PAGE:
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Yellowstone: Hiking Mount Washburn

The best views always require a bit of work. I’m not sure if they’re better because you worked for them, or if it’s just the nature of landscapes — you can see more from the top, but you have to get there somehow.

The highlight of our Yellowstone visit was most definitely the hike to the top of Mount Washburn. Or rather, the views from the top of Mount Washburn after we hiked three miles up.

After light research into day hikes that gave the most bang for your buck, I quickly settled on the Dunraven Pass to Mount Washburn hike. At six miles, it was a longer trek that wasn’t TOO long, was easily accessible and promised 360-degree views at the top. The cashier at the gift shop that rang up our insanely expensive bear spray confirmed that we picked a good one.

We arrived at the Dunraven Pass parking lot shortly before 12:30 pm. There was a light yet steady rain falling on the cool, first day of October, which probably explained the lack of cars in the parking lot. From what we could tell, there were only a handful of hikers up on the hill.

We donned our fabulous bright green ponchos, threw on our cooler backpack and camera bag, and trudged up as the rain came down.

Luckily after about 200 feet of steep incline, the rain stopped and we were able to continue in a relatively dry environment. We were immediately treated to lovely views: the Grand Canyon of the Yellowstone, Yellowstone Lake, rolling yellow hills. It made our acclimation to the altitude a bit more enjoyable.

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There are two paths to the top: Dunraven Pass and Chittenden Road. We opted for Dunraven Pass. Even thought it’s a mile longer than its counterpart, it’s slightly less steep (both gain about 1,400 feet) and supposedly more scenic. Both paths converge near the top and lead to a still-in-use fire lookout at the peak.

During fire season (June-late September), there is someone who lives up there. I was fascinated by this article on Ed Stark, who celebrated 10 years as the Washburn lookout this summer. I don’t think anyone was living there by the time we hiked up, but there were several workers up there doing something.

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We could see the lookout at different parts of the hike, serving as an indication of how much farther we had to go. The hike starts at 8,000+ feet and goes up to 10,243 feet, but despite us sea-level Floridians not having much exposure to elevation, we fared pretty well. We did take ibuprofen before heading up, which probably helped, although we still were breathing a bit harder than normal as we rounded to the very top.

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I was hopeful we would see a little snow at the top and was not disappointed — although this patch was all there was. And if you can’t tell by this picture, the rain clouds were moving back in. By the time we rounded that final corner, it started pelting down again, made worse by a whipping wind.

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Luckily, since there’s a fire lookout, we had shelter to protect us. We eagerly signed our names in the register before devouring the delicious sandwiches we picked up at the Lake Yellowstone Hotel deli. I was so hungry, I probably could have eaten a second sandwich.

By the time we finished eating, not only did the rain stop, but the clouds cleared, giving us the most spectacular views. I mean, absolutely spectacular. Mountains as far as the eye could see. Gorgeous fields of gold. The Grand Tetons hazily rising in the distance. Lake Yellowstone sparkling in the sun. The path we took up now gleaming below us.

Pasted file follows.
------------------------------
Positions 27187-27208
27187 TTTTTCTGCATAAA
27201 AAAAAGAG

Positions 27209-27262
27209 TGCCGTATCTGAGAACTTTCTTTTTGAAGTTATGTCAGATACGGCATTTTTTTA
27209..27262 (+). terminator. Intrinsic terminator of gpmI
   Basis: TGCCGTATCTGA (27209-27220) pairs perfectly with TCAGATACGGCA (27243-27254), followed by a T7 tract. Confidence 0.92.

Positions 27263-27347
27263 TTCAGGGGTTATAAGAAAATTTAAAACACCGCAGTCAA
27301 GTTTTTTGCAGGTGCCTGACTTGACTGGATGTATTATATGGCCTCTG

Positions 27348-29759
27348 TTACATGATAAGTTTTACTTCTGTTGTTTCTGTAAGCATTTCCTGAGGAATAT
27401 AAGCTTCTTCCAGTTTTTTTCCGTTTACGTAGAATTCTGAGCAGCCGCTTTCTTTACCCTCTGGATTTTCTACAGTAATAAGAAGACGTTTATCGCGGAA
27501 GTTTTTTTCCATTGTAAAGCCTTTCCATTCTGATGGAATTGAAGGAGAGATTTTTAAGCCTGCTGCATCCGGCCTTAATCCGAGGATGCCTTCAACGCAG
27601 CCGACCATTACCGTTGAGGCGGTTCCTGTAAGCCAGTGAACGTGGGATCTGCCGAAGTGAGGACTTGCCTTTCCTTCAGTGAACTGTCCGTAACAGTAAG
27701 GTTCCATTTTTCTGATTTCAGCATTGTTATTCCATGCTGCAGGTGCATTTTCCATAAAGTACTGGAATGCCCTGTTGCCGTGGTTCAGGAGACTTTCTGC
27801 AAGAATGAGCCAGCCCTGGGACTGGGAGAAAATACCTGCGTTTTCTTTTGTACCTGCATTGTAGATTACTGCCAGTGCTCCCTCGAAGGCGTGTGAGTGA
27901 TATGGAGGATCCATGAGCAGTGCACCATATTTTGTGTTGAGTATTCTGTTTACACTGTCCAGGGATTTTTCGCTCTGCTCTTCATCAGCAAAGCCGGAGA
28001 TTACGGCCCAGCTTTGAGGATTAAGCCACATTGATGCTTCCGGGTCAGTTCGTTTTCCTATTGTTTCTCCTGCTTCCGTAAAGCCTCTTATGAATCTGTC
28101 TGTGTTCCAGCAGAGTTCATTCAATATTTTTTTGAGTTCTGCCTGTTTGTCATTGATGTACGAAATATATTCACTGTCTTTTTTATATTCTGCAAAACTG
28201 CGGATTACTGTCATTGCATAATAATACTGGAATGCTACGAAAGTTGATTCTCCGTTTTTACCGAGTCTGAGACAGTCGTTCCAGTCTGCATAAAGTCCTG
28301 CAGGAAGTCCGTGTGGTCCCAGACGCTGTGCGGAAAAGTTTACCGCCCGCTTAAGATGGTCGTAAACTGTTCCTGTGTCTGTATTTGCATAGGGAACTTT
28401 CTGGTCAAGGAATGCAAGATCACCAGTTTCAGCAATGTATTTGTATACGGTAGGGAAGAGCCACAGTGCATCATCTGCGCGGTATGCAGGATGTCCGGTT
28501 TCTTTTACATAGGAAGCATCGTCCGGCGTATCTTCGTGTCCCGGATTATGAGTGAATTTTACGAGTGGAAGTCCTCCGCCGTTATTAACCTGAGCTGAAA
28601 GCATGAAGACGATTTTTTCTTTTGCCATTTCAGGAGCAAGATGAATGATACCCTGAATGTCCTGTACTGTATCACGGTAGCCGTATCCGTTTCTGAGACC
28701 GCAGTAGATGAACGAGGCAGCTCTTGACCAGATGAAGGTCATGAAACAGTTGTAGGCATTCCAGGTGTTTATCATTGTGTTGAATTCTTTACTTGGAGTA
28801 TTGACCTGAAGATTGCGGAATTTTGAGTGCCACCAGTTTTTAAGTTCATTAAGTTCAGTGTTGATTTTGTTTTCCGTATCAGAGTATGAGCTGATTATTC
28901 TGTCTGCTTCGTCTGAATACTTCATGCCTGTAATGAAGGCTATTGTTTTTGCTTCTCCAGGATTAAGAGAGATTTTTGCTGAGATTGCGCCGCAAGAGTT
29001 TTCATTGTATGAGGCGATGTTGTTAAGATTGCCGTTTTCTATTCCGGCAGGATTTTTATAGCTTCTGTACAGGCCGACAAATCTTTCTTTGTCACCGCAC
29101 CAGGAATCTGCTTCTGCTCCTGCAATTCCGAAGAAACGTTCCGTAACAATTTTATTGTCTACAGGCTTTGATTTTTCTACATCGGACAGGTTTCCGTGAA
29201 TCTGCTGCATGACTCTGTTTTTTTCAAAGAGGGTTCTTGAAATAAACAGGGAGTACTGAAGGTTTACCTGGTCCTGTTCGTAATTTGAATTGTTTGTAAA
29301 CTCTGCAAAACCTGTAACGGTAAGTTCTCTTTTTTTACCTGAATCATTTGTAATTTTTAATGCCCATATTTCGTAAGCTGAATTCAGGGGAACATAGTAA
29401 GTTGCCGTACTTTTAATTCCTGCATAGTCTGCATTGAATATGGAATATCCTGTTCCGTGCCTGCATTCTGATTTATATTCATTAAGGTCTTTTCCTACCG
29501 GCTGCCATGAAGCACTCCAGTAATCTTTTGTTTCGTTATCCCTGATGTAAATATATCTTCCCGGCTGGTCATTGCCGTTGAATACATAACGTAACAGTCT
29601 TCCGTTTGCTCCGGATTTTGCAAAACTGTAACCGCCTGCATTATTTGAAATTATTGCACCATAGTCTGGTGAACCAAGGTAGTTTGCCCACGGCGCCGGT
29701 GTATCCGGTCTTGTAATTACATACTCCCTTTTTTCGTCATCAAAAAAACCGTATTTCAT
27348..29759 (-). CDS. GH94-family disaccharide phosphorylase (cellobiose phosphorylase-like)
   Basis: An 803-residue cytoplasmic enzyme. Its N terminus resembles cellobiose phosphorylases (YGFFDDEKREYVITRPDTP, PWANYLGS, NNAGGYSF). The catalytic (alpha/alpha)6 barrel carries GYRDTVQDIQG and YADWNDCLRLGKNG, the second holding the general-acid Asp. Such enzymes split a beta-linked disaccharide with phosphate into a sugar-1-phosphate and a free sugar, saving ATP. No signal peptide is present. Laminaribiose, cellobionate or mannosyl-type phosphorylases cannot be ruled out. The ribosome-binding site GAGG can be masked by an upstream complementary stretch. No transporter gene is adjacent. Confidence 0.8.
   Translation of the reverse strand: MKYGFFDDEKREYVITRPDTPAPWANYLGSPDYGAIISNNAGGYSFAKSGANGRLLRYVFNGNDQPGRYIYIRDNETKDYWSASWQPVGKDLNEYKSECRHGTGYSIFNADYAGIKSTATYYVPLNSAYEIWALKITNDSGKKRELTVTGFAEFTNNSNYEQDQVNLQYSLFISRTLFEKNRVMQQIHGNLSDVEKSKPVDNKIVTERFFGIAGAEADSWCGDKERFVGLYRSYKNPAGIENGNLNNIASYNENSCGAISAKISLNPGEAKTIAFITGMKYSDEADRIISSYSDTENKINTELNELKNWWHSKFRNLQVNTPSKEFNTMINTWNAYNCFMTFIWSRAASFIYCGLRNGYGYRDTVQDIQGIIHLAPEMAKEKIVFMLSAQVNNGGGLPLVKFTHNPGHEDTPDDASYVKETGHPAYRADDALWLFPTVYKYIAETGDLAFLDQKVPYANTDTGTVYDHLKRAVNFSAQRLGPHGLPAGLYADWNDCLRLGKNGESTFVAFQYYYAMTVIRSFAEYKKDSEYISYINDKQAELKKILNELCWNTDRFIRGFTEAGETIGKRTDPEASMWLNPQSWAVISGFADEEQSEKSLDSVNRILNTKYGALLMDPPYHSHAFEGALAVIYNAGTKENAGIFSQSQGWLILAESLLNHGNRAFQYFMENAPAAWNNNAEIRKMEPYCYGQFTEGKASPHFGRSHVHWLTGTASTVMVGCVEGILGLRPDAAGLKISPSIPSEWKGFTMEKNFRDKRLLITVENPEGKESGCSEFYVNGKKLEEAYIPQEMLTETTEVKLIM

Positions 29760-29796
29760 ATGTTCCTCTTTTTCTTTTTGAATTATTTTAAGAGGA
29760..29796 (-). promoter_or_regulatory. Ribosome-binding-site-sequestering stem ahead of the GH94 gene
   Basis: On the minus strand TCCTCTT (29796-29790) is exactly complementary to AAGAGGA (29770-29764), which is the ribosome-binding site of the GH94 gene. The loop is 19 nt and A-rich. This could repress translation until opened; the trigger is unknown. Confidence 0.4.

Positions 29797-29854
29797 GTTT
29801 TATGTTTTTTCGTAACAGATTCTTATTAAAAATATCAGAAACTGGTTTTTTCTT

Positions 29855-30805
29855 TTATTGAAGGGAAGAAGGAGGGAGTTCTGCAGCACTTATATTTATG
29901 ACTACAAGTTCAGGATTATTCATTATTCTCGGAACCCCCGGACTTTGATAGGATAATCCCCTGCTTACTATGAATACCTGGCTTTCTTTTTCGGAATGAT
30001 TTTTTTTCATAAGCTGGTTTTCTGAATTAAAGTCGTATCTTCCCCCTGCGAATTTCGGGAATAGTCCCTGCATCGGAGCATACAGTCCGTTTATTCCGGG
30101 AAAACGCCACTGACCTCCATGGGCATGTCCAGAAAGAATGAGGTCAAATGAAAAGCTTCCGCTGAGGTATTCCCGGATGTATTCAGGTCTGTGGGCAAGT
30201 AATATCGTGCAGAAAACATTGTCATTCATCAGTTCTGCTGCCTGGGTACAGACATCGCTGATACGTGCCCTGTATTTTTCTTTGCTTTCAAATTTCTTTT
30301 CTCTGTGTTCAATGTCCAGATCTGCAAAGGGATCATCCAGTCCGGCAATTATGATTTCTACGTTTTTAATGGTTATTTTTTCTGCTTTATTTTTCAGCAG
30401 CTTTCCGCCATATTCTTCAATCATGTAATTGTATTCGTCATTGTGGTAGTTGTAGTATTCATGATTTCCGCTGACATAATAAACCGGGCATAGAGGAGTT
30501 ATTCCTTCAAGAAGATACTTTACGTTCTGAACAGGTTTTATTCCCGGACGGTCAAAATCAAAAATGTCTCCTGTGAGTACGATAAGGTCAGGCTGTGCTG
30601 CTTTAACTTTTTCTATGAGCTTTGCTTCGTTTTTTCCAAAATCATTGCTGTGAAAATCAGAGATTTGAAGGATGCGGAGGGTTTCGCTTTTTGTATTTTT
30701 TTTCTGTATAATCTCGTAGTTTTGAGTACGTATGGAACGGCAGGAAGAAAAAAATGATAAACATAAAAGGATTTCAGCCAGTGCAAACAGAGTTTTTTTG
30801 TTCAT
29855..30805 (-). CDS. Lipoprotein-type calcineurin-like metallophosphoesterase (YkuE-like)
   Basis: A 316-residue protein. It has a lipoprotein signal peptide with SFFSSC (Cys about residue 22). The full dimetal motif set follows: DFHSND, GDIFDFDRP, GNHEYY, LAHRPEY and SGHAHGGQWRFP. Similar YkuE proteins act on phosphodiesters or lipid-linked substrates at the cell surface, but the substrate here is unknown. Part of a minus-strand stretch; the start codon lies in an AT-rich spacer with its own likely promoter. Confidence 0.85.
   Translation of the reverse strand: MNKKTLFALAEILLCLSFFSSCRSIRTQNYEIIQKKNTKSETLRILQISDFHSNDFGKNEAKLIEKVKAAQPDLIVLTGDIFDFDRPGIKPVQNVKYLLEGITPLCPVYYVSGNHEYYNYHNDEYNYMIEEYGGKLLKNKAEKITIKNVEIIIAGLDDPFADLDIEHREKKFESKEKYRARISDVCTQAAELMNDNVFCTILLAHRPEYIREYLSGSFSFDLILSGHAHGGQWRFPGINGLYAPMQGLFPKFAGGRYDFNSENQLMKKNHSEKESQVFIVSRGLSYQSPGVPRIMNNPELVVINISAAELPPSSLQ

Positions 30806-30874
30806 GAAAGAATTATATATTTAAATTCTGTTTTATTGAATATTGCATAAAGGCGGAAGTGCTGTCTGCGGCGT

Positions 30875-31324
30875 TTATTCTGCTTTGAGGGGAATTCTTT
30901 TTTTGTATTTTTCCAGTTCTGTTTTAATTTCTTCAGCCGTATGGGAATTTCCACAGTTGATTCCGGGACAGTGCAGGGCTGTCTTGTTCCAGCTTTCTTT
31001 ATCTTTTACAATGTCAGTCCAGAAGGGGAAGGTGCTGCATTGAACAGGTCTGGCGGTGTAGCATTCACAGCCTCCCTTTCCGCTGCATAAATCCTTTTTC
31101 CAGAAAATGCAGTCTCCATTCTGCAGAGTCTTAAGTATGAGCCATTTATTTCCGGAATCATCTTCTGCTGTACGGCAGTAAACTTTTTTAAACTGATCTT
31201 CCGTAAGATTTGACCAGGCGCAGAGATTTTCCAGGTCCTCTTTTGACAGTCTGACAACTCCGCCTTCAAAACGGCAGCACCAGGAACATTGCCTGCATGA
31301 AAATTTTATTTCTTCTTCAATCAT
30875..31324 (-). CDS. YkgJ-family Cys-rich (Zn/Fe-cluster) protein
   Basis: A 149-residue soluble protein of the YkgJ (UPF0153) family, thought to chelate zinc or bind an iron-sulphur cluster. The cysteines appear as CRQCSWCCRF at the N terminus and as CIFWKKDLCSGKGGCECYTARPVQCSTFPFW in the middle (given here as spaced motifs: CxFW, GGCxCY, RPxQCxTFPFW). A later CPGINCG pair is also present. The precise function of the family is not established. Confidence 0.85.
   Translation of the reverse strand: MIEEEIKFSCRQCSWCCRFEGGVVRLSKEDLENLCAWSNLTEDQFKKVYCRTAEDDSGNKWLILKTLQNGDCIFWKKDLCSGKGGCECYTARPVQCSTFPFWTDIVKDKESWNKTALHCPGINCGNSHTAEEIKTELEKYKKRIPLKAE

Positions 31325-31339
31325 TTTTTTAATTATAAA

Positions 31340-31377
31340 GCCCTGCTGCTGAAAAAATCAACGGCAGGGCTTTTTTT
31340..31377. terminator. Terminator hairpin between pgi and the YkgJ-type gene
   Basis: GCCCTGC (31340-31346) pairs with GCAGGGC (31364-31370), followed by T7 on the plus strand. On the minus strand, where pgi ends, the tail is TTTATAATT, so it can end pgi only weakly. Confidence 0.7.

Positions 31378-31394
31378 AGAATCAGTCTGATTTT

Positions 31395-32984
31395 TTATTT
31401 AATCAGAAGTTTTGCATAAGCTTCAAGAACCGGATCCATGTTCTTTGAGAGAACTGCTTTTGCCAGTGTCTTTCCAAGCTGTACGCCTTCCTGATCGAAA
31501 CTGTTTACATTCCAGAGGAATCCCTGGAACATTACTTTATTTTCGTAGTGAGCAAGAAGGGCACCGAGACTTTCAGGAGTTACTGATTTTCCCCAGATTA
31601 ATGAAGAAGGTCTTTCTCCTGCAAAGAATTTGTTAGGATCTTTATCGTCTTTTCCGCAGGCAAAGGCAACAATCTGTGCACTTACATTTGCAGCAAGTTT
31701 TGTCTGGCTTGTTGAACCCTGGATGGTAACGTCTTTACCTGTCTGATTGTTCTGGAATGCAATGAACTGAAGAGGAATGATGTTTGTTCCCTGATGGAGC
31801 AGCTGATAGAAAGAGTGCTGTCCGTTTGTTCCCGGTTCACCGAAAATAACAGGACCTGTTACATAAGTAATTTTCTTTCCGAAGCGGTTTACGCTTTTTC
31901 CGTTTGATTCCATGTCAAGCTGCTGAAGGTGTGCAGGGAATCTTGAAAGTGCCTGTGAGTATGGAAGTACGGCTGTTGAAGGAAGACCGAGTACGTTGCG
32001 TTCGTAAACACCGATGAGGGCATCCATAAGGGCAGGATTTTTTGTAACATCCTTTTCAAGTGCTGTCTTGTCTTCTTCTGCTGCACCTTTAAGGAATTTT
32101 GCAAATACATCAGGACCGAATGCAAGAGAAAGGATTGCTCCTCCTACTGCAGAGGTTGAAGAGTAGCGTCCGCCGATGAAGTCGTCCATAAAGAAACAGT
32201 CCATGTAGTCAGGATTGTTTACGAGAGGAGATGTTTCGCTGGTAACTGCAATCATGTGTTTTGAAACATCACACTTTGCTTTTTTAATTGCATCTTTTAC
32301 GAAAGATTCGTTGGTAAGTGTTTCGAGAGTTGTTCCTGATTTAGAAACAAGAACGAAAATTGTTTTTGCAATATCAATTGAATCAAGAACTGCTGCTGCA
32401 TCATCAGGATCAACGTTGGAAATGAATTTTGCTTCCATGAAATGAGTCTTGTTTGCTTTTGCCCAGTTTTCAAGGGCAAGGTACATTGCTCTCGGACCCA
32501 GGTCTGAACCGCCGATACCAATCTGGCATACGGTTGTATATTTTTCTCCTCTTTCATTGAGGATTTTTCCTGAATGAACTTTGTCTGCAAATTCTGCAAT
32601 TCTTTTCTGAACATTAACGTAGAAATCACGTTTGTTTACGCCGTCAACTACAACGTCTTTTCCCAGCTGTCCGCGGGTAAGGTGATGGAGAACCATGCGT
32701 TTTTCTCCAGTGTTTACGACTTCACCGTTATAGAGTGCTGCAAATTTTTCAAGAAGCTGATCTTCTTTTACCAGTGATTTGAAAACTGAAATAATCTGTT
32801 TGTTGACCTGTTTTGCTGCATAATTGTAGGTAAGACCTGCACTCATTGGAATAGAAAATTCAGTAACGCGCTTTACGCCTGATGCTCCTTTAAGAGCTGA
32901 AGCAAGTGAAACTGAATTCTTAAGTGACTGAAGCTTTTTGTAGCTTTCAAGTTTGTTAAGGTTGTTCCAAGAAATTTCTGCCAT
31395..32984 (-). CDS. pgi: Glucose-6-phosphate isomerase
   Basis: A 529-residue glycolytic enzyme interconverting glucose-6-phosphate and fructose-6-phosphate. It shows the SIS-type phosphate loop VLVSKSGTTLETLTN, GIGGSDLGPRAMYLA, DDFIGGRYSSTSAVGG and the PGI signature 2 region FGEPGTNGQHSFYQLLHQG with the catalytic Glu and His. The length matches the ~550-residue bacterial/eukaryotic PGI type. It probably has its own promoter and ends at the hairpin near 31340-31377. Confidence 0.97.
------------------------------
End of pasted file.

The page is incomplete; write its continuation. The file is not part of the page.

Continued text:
Any huffing and puffing and jelly legs — so worth it. You just can’t beat a view from high above everything else, from what feels like the top of the world!

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When I look at the pictures we took, it looks like one of those fancy Instagram or VCSO filters has been applied. But these are definitely #nofilter shots — just nature’s infinite beauty.

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IMG_0805Those are the Tetons to the right!

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Despite the bright skies, the temperatures had dropped to what easily felt like the 30s! We braved the chilly temperatures to take some pictures before heading back down (making sure we went down the right path — sometimes people don’t return the way they came and are stranded five miles down the road from their cars). The farther down we got, the warmer it became. The blue skies stuck around, and besides a brief large animal scare (it was just a deer, but I definitely had the bear spray ready to go), the downhill trek was absolutely fabulous.

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Some tips:

  • Park guides warn of cold and windy weather at the top and it couldn’t be more true! What I didn’t expect was getting windburn on my face. So if you have sensitive skin like mine, take precautions!
  • Bear spray. Always bring bear spray. Even if just for peace of mind. I don’t care how expensive it is, it’s better than getting eaten by a bear. ANYTHING is better than getting eaten by a bear.
  • Prepare for the altitude if you are not used to being so high above sea level. I learned that lesson last year at the Grand Canyon and adjusted this time around: ibuprofen before hiking, drinking more water than I normally would and slowing my pace at the top to give my lungs a break.
  • It took us an hour, 45 minutes to the top and an hour and a half down for three hours, 15 minutes total of hiking. We hung out at the top for about 45 minutes. So if you are in decent shape, plan about four hours!

This hike remained the high point of our trip — tough on the legs and lungs but easy on the eyes!

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